Individual mandates are commonly applied to auto insurance: Forty-nine states and the District of Columbia currently require that drivers carry at least liability auto insurance.
Despite compulsory auto insurance mandates being in place in nearly every state, the number of uninsured drivers is not improving and has even begun to climb during the recent recession, with many financially burdened families beginning to allow their coverage to expire without renewing.
Insurance mandates attempt to address the “free rider” problem. Some consumers who drive without insurance and get into accidents cannot afford to pay for the damages they’ve caused; some patients who receive health care while uninsured can’t pay their bills. Paying customers must pay more for auto insurance in order to subsidize the costs of the free riders.
According to the Insurance Information Institute, around 14 percent of all drivers drive without insurance. The problem has become increasingly costly for both insurers and consumers: The National Association of Insurance Commissioners estimates that in 2007 uninsured drivers cost insured drivers around $10.8 billion.
Mandating at least a minimum level of coverage is intended to solve this problem by increasing the pool of insured motorists, but experience has shown mandates are difficult to enforce in a real-world setting. Drivers choose not to purchase auto insurance despite the mandates for several reasons. For some drivers the initial cost of insurance may be too high or the accrued costs from past accidents or traffic violations may make premiums too expensive. It is exceedingly difficult to track offenders and enforce the mandate, so many drivers continue to evade the law.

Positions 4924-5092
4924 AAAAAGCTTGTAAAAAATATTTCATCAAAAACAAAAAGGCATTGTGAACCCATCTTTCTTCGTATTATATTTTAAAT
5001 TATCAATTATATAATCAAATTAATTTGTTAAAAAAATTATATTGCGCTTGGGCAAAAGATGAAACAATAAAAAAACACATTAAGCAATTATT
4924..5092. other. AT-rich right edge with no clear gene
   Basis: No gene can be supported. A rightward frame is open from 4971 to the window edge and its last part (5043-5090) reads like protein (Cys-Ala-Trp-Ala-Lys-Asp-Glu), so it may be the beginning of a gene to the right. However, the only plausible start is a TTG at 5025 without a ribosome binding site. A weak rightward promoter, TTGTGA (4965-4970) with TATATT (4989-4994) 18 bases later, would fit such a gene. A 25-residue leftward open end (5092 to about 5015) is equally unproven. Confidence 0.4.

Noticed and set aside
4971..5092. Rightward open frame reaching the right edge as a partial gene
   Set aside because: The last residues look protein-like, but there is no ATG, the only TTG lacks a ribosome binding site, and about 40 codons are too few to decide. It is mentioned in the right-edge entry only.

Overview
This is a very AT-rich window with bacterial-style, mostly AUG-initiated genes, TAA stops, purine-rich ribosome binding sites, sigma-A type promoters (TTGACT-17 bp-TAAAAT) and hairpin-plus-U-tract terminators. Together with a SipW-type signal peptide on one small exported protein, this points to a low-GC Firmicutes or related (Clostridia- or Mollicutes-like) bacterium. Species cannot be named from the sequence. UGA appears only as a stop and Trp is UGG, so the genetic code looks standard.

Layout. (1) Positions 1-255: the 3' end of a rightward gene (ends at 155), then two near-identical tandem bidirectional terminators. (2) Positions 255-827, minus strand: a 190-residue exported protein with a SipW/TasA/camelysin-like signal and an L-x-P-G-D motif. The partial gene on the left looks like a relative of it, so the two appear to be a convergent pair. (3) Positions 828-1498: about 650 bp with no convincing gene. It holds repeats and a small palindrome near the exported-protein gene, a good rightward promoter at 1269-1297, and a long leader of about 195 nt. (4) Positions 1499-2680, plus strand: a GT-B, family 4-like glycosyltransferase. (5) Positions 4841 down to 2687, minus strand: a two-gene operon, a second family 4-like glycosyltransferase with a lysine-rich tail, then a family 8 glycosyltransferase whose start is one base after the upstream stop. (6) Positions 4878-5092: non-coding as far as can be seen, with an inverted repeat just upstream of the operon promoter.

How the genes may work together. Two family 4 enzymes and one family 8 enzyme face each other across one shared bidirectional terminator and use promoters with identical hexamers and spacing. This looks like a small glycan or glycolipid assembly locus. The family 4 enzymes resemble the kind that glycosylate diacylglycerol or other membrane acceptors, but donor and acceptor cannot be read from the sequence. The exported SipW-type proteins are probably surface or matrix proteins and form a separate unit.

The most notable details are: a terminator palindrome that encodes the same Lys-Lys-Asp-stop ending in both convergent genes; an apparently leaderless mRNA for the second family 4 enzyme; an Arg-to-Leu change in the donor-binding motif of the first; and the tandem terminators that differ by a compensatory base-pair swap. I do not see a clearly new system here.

The argument over auto insurance mandates in most states has primarily revolved around the size of the mandate. Legislators have long debated whether the government should mandate a lower minimum level of financial responsibility or require people to buy as much coverage as possible. In recent years, states like Ohio and Wisconsin have increased their mandatory minimums (Wisconsin later reversed this hike); Illinois is now considering a similar hike, its first since 1989.
When minimum coverage becomes too broad and expensive, drivers will choose to go without insurance, regardless of what the law requires. The mandates will have the opposite effect of what was originally intended. States with higher auto insurance mandates should consider reforms that bring them back down to a reasonable level. Keeping the mandated minimums low and keeping the decision on how much coverage to buy in the hands of consumers is a better way to encourage drivers to buy new auto insurance coverage.
The following literature examines auto insurance mandates and minimum rate regulation from multiple perspectives.
Ten Principles of Property and Casualty Insurance Regulation
Most insurance decisions – especially the price charged for insurance products – should be determined by market forces and voluntary arrangements. The benefits of doing this are clear: States with more open and free regulatory environments provide more insurance choices to consumers and more insurance jobs. A free and open insurance environment makes sense. In this booklet in The Heartland Institute’s Legislative Principles series, Matthew Glans and Eli Lehrer describe the core principles behind building a solid state insurance market.
Compulsory Auto/Uninsured Motorists
The Insurance Information Institute examines the current status of compulsory auto insurance across the country, reviewing recent developments and the issue in depth.